If I speak in the tongues of mortals and of angels,
but do not have love, I am a noisy gong or clanging cymbal.
And if I have prophetic powers and understand all the
mysteries and all knowledge, and if I have all faith,
so as to move mountains, but to not have love, I am nothing.
If I give away all my possessions, and if I hand over my
body that I may boast, but do not have love, I am nothing.
With that in mind, when I think of a person that embodies Christ’s teachings, I immediately think of my parents and my pastor, the Rev. Laurie A. Kraus. My parents taught me the essence of a humble heart, an important trait I have come to cherish more and more these days as I journey deeper into ministry. Dad, in his unique way, taught me the importance of perseverance— to never lose sight of my calling and above all to wait patiently for God to complete the work that was begun the day I was born. On the other hand, Mom further affirmed my father’s lessons and sealed them with love, always reminding me that whatever my heart sets its goal on, do it with compassion, meekness and above all with love!
Laurie, more than just being my pastor and more recently a mentor in my journey through ministry, embodies with passion and conviction a love for all of God’s children and a desire to ensure that all are welcome at Christ’s table. When I first visited Riviera Presbyterian Church, my fondest memory was how Laurie sought me out to greet and welcome me to Riviera. Like Christ, she met me where I was in my journey, and like Christ, she opened her arms and extended a warmhearted welcome to me, almost as if saying, “Welcome home Danny, we’ve been expecting you!”
In your mind, what are the Biblical foundations for LGBT inclusion in the church?
The Creation narratives, as seen in the book of Genesis, indicate that our God is a God of diversity, as evidenced by the created world with each component—both the natural world and humanity—coming together to form a greater part of the whole that is God’s divine creation. In the 12th chapter of his first letter, the apostle Paul, once again speaking to the church at Corinth, elaborately explains why followers of Christ, in our own unique beings, are part of the greater whole, the Church, or as he puts it, the body of Christ.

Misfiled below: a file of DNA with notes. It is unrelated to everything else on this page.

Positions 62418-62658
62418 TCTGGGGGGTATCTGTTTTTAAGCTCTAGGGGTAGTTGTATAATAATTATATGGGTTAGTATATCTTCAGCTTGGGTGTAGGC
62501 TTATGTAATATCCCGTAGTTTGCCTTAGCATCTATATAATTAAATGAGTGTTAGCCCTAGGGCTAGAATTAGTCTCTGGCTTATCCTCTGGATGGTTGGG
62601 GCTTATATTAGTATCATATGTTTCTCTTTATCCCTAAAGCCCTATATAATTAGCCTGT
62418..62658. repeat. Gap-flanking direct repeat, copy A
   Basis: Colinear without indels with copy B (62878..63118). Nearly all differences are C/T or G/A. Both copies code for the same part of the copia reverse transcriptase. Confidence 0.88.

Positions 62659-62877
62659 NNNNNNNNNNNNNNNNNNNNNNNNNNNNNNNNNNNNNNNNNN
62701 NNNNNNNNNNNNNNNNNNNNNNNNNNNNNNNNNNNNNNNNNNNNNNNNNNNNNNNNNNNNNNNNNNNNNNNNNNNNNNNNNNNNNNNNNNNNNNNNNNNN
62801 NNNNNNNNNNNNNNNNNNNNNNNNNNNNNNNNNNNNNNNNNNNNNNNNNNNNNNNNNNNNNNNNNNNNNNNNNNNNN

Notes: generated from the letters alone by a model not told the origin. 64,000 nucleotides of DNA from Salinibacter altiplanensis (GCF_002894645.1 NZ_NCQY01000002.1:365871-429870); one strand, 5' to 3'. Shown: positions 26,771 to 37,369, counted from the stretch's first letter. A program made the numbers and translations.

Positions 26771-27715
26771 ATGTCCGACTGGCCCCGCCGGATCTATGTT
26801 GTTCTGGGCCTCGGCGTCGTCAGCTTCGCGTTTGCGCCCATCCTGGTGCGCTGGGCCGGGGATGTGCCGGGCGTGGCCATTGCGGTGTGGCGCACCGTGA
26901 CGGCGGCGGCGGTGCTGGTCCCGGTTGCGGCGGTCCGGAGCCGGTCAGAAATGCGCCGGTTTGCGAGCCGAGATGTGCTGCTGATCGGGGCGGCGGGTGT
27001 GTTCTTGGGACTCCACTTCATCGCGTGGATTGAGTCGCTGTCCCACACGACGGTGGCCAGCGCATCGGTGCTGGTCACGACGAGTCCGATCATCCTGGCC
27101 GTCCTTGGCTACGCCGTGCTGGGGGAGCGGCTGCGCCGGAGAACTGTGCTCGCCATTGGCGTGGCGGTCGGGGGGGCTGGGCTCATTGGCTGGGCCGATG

I think as LGBT Christians, each of us brings a unique and special flavor, to the table of Christ. Together, we become the voices that speak out in the wilderness and summon all to come to fellowship at Christ’s table and partake of the meal that was prepared for ALL, not just a select few.
What would you say to those Christians who have a different view on inclusion?
When reading Paul’s epistles in the New Testament, we learn of the struggles of the early church. Ironically, they too struggled with the issue of inclusion—the inclusion of Gentiles into their Jewish world, into their practices and customs. Time and time again, Paul exhorted them and called upon them to sustain one another in the spirit of the risen Christ. Ephesians 4:1-6 could not have been clearer in its exhortation not just to the church at Ephesus, but I would argue to the PCUSA and further into the global church community of 2012. We have been called to
Lead a life worthy of the calling to which you have been called, with all humility and gentleness, with patience, bearing with one another in love, making every effort to maintain the unity of the Spirit in the bond of peace. There is one body and one Spirit, just as you were called to the one hope of your calling, one Lord, one faith, one baptism, one God and Father of all, who is above all and through all and in all.
The message of Ephesians 4:1-6 was relevant for Ephesus as Jews and Gentiles struggled with the complexities of dwelling within the same community. That message remains very relevant for the churches of our time, considering how expansive diversity has become in our nation. Our churches should not be a haven of exclusivity, rather a dwelling place for all of God’s children, where all are welcomed as they are.
What can we do to foster dialogue and build bridges with people with different views on inclusion?
I refer back to the earlier reference I made of the exhortation to the church at Ephesus. If we are to ever reach maturity within the body of Christ, with Christ as the head of our church, then as a denomination we must be mindful of our calling as described in Ephesians 4 to work in the unity of the Spirit. The conclusion of Ephesians 4:16 is a clear description for the purpose of working together
from whom the whole body, joined and knit
together by every ligament with which it is
equipped, as each part is working properly,
promotes the body’s growth in building itself
up in love.
Our ultimate goal then, in the process of dialogue, is to continue the work Christ has charged us with— that is to build up his body, the Church, by working harmoniously, not in discord. It is my conviction that to foster dialogue and work through our differences we must learn to endure and sustain one another in mutual forbearance so that we may strengthen our unity in Spirit and continue the building the body of Christ in love.
*Bible excerpts from NRSV (New York: American Bible Society, 1989)